Of course, this Hemant Kumar-Sandhya Mukherjee duet with, what appear to be unintelligible first 2 lines sung by the chorus, used as a refrain through the song made its way to the heart much faster than the others – probably because of those two unusual lines of lyrics added by Dada Burman. Here is the explanation of these two lines: “The song had the popular Bengali idiom, Nakay mukhe chun kali (an expression for a blackened face). Dada added this fun line to the romantic lyrics.”

That being established, do consider what RK brings to this ditty:
O Chaand, musafir raat ke, kyun suney hamaare baatein?
Tuney to dekhi hongi aisi kitni hi raatein
Chhup ja re, ja chhup ja, teri minnat sau-sau baar karein, aa gup-chup, gup-chup pyar karein…

Followed by the thought that they would have to hide their love for each other as long as the moon was watching them!

Chhupna hai to jaldi chhup ja, ja-ja-ja-ja-jaaa, raat hai thodi baaki
Pyaase reh na jaayen dono, main aur mera saathi
Chhup ja re jaa chhup ja, yun kab take hum taqraar karein
Teri minnat sau-sau baar karein, aa gup-chup, gup-chup pyar karein…

Aa gupchup gupchup pyar karein (Sazaa , 1951) SD Burman / Sandhya Mukherjee, Hemant Kumar)

SHYAM SUNDER – Lahore (1949)

With only the 1949 released Lahore to their joint credit, Rajinder Krishan, that early on in his career, did not fall short! A duhaai sung by Manna Dey, Insaan ne insaan pe kya zulm kiya hai, is a raw expression of pain to a neglectful God, Awaaz de soye huye Bhagwaan, kahaan hai. The bleakness in Toote huye armaano ki ik duniya basaaye (Lata) is tangible with these words,

Ik qaid hai gham ki ye judaai ka zamaana
Aaja ke ye ghum mujh se kahin jeet na jaaye…

The powerlessness felt by all who were forced to part during the Partition, leaving beloveds, memories and lives behind is expressed in Wohi rota hua dil idhar bhi hai udhar bhi hai, musafir se khafa manzil idhar bhi hai udhar bhi hai. A love that is expressed in the only duet sung by Lata and Karan Deewan, Duniya hamaare pyar ki yun hi jawan rahe, Main bhi vahin rahun mera saajan jahaan rahe.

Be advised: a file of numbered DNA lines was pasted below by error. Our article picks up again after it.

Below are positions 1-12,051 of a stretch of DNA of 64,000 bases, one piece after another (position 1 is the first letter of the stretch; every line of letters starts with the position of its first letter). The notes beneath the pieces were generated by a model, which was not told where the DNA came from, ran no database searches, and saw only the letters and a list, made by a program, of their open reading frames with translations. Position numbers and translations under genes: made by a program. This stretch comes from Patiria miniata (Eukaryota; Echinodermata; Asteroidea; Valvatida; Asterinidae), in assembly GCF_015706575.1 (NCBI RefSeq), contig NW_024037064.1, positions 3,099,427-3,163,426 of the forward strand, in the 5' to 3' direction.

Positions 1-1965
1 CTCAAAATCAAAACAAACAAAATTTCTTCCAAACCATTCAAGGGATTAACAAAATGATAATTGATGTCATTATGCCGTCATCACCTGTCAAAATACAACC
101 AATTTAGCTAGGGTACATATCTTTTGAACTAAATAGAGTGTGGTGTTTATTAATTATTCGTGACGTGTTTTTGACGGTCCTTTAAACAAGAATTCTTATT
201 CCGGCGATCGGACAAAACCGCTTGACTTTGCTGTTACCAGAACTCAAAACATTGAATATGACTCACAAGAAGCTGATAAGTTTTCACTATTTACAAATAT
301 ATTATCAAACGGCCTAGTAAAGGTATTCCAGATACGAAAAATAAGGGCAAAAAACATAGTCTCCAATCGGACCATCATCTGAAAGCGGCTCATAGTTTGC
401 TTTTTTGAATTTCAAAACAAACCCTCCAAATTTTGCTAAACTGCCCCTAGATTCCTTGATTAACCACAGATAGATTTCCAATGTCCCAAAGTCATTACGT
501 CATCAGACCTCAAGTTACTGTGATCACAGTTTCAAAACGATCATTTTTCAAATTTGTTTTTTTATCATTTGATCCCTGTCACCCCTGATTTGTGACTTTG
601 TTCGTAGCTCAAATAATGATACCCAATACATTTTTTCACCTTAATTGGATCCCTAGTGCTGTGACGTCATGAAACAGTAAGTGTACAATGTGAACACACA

Lata sings the best of Rajinder Krishan’s poetry in this film for Nargis, with a pleading couplet to start off the song. Though I must admit I’m confused why the first antara is repeated as the third antara of the song. If any of the readers know, please do share in the comments.

Nazar se door jaanewaale, dil se door na karna
Meri aankhon ko rone par kahin majboor na karna…
Bahaaren phir bhi aayengi, magar hum-tum juda honge
Ghataayen phir bhi chhayengi, magar hum-tum juda honge…
Sandesa pyar ka laayegi saawan ki jawan raaten
Pawan jhoomegi, gaayegi, magar hum-tum juda honge…

Bahaaren phir bhi aayengi (Lahore , 1949) Shyam Sunder / Lata Mangeshkar)

SONIK OMI – Teen Chor  (1973)

One forgettable film with them, and Rajinder Krishan manages to leave a small footprint in this song:

Mann ke khazaane mein maaya hi maaya, jab bhi tu chaahe ise loot le…
Dikhaayi na de jo andhere mein taala
Tu jyoti lagan ki jalaa le
Agar haath kaanpe to Hari-naam lekar
Tu pooja ki chaabi lagaa le
Daraati hai kyun tujhe apni hi chhaaya
Tera hi dhan hai ye, nahi hai paraaya, jab bhi tu chaahe ise loot le…

Mann ke khazaane mein

Mann ke khazaane mein in Teen Chor

USHA KHANNA – Aao Pyar Karen (1964)

Perhaps their only work together (as internet sources aren’t too reliable on that score), but what a lilting score it turned out to be! Consider these — Ye jhuki-jhuki-jhuki nigahein teri by Rafi, the delicately beautiful Ik sunehri shaam thi by Lata, or the provocative Tamannao ko khilne dein, also by Lata, with what became a catchphrase, Agar hotthon pe pehre hain to aankhon ko zubaan kar len and the Rafi-sung, Dil ke aaine mein tasvir teri rehti hai — each song clearly the product of a poet used to choosing his words carefully, but masterfully!